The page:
Introduction to Condensed Matter Physics
Prof. S. Teitel firstname.lastname@example.org ---- Fall 2006
Problem Set 1
Due Wednesday, October 4, in lecture.
- Problem 1 [25 points]
Assume a metal has a density n of mobile charges of mass m and charge -e, and a density n* of mobile carriers of mass m* and charge +e. Assume that there is an immobile background of ionic charges so that the system is electrically neurtral. Using arguments like in the Drude model, compute:
a) The d.c. electrical conductivity σdc
b) The Hall coefficient RH
c) The magnetoresistance ρ
Try to set up the problem generally, to see that the results of part (b) and (c) will now depend on the strength of the magnetic field H. Then work out the result in the high magnetic field limit, ωcτ>>1 and ω*cτ>>1, where ωc and ω*c are the cyclotron frequencies of the negative and positive charges respectively. You may assume that the collision time τ is the same for both the positive and negative charges.
Hint: You have to assume that only the total current perpendicular to the length of the wire is zero, but not the separate currents from the two types of carriers. This may sound somewhat artificial, as it is not clear where the carriers go when they hit the side edges of the wire. We can get around this by imagining that the two types of carriers can annihilate each other at the edges. This is actually a model for conduction in a semiconductor, where the negative charges are electrons that get excited into the conduction band, and the positive charges are the holes they leave behind in the valence band.
- Problem 2 [20 points]
(Kittel problem 6.7)
A metal with a concentration n of free conduction electrons of charge -e is in a static magnetic field H that points in the z direction. The electric current density j in the xy plane is related to the electric field E by,
where σ is the conductivity tensor. Consider a transverse electromagnetic wave of frequencey ω passing through the metal with wavector k pointing in the z direction. Assume ω>>ωc and ω>>1/τ, where ωc=eH/mc is the cyclotorn frequency, and τ is the collision time.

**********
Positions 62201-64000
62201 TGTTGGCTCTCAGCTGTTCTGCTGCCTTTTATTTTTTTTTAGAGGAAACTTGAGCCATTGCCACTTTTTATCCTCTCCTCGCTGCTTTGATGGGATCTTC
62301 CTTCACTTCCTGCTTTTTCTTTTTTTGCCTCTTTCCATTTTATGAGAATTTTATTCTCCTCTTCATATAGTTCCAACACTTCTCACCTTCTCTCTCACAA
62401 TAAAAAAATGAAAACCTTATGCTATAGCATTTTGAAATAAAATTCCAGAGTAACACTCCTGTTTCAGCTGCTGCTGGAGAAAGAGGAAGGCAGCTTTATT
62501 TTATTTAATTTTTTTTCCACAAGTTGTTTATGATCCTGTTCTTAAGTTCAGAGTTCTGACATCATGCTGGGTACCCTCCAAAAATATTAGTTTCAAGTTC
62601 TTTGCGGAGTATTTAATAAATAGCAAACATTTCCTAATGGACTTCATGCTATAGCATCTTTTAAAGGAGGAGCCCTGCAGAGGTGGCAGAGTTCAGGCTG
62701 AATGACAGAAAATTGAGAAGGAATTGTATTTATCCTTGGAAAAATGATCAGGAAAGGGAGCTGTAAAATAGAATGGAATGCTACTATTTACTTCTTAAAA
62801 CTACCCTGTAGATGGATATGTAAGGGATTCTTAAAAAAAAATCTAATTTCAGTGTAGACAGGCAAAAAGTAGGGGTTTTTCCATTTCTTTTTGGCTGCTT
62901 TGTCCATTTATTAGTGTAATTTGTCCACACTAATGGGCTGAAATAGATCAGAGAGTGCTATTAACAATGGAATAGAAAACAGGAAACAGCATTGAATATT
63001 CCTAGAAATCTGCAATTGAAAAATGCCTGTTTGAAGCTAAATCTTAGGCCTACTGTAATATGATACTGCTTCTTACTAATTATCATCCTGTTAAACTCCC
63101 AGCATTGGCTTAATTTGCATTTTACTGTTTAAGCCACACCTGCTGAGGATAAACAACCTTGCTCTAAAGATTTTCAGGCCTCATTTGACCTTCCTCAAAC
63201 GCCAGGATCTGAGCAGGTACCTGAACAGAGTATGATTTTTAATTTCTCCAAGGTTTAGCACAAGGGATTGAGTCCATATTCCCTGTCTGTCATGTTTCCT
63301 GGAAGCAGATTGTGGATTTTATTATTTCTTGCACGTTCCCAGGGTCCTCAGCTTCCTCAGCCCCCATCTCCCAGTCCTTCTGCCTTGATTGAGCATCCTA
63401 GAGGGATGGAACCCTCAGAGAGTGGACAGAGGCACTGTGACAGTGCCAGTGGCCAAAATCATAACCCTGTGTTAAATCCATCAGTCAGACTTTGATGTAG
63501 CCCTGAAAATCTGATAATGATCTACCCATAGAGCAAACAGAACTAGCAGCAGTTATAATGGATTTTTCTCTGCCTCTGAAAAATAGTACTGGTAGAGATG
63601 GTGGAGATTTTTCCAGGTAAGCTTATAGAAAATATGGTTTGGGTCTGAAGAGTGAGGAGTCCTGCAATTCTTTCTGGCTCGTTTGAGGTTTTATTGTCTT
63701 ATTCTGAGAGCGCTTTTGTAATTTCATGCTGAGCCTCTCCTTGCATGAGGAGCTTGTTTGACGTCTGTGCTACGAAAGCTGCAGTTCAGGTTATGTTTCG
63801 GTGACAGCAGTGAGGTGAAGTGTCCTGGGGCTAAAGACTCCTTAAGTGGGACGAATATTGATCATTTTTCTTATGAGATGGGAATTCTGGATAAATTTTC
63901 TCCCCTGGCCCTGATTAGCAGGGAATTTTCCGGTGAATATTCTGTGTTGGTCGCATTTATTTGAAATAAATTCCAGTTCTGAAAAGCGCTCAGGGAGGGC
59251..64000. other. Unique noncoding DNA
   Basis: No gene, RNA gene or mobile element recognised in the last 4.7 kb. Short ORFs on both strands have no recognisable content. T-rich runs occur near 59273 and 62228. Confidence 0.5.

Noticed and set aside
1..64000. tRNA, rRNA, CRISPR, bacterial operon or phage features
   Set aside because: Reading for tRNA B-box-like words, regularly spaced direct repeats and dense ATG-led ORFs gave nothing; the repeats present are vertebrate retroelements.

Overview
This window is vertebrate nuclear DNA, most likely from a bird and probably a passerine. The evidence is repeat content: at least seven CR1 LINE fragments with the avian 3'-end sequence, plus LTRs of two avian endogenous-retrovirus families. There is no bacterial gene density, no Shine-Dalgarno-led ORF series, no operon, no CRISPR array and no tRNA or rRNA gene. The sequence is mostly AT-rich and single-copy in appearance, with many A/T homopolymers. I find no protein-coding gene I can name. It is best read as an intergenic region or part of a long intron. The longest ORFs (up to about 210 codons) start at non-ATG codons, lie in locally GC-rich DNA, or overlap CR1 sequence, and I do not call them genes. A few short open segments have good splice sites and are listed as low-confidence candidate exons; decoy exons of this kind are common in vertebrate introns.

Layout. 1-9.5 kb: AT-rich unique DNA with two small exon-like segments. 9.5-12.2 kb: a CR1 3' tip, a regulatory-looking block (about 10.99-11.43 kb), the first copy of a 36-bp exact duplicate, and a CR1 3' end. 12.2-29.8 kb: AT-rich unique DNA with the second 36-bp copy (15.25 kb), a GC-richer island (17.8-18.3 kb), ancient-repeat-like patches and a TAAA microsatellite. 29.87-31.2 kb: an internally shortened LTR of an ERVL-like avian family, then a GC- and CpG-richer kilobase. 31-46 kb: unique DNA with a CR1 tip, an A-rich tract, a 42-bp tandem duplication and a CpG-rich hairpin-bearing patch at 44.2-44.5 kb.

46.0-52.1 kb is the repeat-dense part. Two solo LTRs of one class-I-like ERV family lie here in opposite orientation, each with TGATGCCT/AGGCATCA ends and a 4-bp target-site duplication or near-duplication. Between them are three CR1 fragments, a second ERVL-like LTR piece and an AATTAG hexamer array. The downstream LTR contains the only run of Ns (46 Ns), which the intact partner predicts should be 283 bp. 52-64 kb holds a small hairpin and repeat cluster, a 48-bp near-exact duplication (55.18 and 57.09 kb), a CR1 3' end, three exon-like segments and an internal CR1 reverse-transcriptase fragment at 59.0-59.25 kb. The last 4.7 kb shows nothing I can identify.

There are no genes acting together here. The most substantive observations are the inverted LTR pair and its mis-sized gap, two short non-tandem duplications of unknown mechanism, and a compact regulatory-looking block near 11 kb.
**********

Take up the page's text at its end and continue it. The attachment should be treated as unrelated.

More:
a) Solve Drude's equation of motion to show that the components of the conductivity tensor are
where ωp2=4πne2/m is the square of the plasma frequency.
b) Solving Maxwell's equations in a manner similar to what we did in class for wave propagation with no static magnetic field, show that the dispersion relation for the two transverse modes of electromagnetic wave propagation in this metal are
Interesting comments - nothing for you to show here: From the above, we see that at a given frequency ω there are two modes of propagation with different wavevectors and different velocities. These two modes correspond to right handed and left handed circularly polarized waves. Because a linearly polarized wave can always be decomposed into a linear superposition of right and left handed circularly polarized waves, it follows that the plane of polarization of a linearly polarized wave will be rotated by the magnetic field, as the wave propagates through the metal. This is known as the Faraday Effect and was one of the early experiments Farady did in order to establish that light was an electromagnetic phenomena.
- Problem 3 [20 points]
Consider a gas of free non-interacting electrons in two dimensions. This might be a model for electrons in a thin metallic film, or a semiconductor inversion layer. Applying quantum Fermi-Dirac statistics to describe the gas of electrons:
a) What is the relation between the density of electrons per unit area n2d and the Fermi wavevector kF?
b) What is the number of single electron states per unit energy per unit area at energy ε, i.e. what is the density of states g(ε)?
c) What is the total energy of the ground state of N electrons?
d) What is the pressure (in two dimensions, pressure is force per unit length) in the ground state?
e) What is the bulk modulus B?
f) (Kittel problem 6.10)
Consider a square sheet of side L, thickness d, and electrical resistivity ρ. The resistance measured between the opposite edges of the sheet is called the surface resistance,
which is thus independent of the area L2 of the sheet. (Rsq is called the resistance per square and is expressed in ohms per square, because ρ/d has the dimensions of ohms). If we use the Drude result for ρ, then
where n is the density per volume, which is equal to n2d/d. Suppose now that the minimum value of the collision time is determined by scattering from the surfaces of the sheet, so that τ≈d/vF, where vF is the Fermi velocity. Show for a monatomic metal sheet one atom in thickness that Rsq≈(hbar)/e2=4.1 kΩ.
Hint: use your computation for the 2d electron gas to get vF for the sheet, and you may assume that the spacing between atoms is the same length scale as the size of an atom.